Plastic recycling is injecting huge amounts of microplastics in our environment, study finds

The team found that the filtration process used in recycling is effective for larger microplastics but allowed smaller pieces to be discharged into the waterway.
Sejal Sharma
Representational image
Microplastics are everywhere


Microplastics may be tiny, but they pose a huge risk to health and the environment.

We can’t see them, but they are present everywhere. In our meat, milk, and according to some studies, even in our bloodstream and brain. Ranging from 1µm to 5mm, microplastics can adsorb, transport, and release contaminants that are detrimental to our environment and ecosystem.

It has been estimated that only 9% of the plastic produced worldwide is recycled. In order to recycle plastics, facilities separate the plastic by type and then break down and granulate them. The end result is then pelletized for re-processing.

A new study conducted by researchers in Scotland has pointed out that this process of breaking down the plastic may be responsible for increasing the microplastic concentration in the washing water, which is often later released into the city water systems or the environment.

“It seems a bit backward, almost, that we do plastic recycling in order to protect the environment, and then end up increasing a different and potentially more harmful problem,” said Erina Brown, lead researcher of the study, in an interview with Wired.

The team visited a state-of-the-art plastic recycling facility in the U.K., which the researchers chose not to name to maintain anonymity. They sampled the wash water, a mixed homogeneous discharge, from four different flow paths at four different points along the production line in the facility. Wash water is used throughout the process and is discharged at each of the four sample sites. The filtration measures undertaken by the facility involve 50µm particle filters, which are mesh sieves forming part of a liquid/solid separator at three of the four outlet locations.

The results were perplexing. They found that the filtration process is effective for larger microplastics but allowed smaller (<10µm) to be discharged into the receiving waterway.

The team concluded that the current process of recycling is a potential source of plastic pollution to the environment that it is designed to help prevent. 

The researchers calculated that without the filtration process, the facility would be emitting up to 6.5 million pounds of microplastic per year, which currently stands at an estimated 3 million pounds. “So it definitely was making a big impact when they installed the filtration,” says Brown. “We found particularly high removal efficiency of particles over 40 microns.”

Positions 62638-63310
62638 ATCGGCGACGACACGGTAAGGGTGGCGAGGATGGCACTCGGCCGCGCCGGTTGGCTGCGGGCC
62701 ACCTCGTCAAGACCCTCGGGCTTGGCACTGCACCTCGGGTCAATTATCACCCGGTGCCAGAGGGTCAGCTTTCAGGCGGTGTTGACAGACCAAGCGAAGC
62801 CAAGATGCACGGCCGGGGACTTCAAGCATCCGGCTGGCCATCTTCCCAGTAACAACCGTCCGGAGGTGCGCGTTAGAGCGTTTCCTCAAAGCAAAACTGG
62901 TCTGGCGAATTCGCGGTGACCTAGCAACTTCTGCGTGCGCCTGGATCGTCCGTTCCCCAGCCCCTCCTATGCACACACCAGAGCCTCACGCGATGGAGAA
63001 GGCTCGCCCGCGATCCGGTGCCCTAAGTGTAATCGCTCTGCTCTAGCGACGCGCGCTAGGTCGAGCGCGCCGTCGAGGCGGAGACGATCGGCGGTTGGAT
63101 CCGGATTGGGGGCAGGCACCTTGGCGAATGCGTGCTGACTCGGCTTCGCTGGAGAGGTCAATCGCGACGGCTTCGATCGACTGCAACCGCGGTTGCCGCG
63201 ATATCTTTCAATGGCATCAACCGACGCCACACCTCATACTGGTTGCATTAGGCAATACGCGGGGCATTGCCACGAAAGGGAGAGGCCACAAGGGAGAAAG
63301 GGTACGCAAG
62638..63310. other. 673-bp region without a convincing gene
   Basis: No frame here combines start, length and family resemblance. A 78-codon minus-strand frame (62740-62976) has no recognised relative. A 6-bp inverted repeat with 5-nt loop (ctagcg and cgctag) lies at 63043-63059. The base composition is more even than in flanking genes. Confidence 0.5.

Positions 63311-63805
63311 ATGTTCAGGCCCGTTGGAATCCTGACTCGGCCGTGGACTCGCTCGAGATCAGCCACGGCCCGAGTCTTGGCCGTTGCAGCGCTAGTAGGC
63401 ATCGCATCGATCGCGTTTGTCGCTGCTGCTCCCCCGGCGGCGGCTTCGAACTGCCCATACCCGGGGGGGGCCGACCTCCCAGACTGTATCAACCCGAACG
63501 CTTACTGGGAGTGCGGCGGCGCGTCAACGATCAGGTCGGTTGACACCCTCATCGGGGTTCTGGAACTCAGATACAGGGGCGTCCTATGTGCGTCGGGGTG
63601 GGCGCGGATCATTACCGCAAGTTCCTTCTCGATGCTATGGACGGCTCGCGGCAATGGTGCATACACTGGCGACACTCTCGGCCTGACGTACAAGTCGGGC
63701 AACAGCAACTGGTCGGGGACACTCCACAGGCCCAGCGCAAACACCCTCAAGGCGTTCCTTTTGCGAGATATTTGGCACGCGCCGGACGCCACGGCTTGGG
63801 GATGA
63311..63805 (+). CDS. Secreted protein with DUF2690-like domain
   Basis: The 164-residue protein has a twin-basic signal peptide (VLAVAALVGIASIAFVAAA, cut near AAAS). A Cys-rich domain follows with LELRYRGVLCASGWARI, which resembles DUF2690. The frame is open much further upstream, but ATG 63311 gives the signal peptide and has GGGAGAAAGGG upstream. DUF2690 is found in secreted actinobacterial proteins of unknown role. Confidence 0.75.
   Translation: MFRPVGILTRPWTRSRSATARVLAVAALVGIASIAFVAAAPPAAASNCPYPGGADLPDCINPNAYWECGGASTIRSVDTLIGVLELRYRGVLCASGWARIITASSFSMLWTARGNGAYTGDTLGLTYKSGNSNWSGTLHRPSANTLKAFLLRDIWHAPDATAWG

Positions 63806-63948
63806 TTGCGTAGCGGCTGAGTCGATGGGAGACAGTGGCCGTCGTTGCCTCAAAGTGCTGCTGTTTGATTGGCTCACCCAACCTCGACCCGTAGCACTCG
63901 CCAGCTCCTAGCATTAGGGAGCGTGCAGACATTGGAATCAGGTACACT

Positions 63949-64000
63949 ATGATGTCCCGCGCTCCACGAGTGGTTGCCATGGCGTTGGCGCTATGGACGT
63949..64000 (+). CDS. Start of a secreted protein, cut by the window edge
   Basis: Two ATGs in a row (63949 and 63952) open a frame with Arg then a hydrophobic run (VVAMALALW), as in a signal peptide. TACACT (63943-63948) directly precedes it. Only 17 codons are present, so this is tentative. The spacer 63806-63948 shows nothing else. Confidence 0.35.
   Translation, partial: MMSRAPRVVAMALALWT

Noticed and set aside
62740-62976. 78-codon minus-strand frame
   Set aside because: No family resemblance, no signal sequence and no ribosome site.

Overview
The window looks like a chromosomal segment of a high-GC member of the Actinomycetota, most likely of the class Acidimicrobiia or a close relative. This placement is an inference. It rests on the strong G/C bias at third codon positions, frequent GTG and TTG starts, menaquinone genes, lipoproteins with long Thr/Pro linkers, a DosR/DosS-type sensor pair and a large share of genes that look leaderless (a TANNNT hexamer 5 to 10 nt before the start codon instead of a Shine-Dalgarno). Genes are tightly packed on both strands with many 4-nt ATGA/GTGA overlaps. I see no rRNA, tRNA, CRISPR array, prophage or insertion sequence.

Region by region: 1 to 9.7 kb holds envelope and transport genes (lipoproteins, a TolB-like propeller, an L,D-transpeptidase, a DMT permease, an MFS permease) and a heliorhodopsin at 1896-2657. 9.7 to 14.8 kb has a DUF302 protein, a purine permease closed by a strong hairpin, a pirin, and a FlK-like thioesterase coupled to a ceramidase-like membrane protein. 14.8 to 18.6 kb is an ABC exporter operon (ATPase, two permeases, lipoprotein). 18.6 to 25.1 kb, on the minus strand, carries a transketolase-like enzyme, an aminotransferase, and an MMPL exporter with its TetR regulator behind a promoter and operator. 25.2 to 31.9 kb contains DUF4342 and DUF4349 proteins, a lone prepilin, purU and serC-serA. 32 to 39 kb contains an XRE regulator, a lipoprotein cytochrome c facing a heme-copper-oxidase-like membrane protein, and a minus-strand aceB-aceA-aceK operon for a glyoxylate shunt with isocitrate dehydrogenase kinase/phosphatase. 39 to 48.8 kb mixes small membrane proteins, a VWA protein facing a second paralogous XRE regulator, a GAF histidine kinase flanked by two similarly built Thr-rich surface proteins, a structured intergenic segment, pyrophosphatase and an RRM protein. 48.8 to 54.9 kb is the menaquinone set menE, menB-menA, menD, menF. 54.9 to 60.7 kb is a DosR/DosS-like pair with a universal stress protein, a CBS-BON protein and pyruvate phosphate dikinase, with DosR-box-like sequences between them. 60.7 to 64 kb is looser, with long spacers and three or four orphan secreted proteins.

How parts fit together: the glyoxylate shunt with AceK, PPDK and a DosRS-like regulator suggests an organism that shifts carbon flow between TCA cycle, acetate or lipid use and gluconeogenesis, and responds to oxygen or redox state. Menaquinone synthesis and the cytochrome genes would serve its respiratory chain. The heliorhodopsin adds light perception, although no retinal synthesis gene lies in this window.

Study abstract:

With current plastic production and the growing problem of global plastic pollution, an increase and improvement in plastic recycling is needed. There is limited knowledge or assessment of microplastic pollution from point sources such as plastic recycling facilities globally. This pilot study investigates microplastic pollution from a mixed plastics recycling facility in the UK to advance current quantitative understanding of microplastic (MP) pollution release from a plastic recycling facility to receiving waters. Raw recycling wash water were estimate to contain microplastic counts between 5.97 106 – 1.12 × 108MP m−3 (following fluorescence microscopy analysis). The microplastic pollution mitigation (filtration installed) was found to remove the majority of microplastics >5µm, with high removal efficiencies for microplastics >40µm. Microplastics <5µm were generally not removed by the filtration and subsequently discharged, with 59-1184 tonnes potentially discharged annually. It is recommended that additional filtration to remove the smaller microplastics prior to wash discharge is incorporated in the wash water management. Evidence of microplastic wash water pollution suggest it may be important to integrate microplastics into water quality regulations. Further studies should be conducted to increase knowledge of microplastic pollution from plastic recycling processes.

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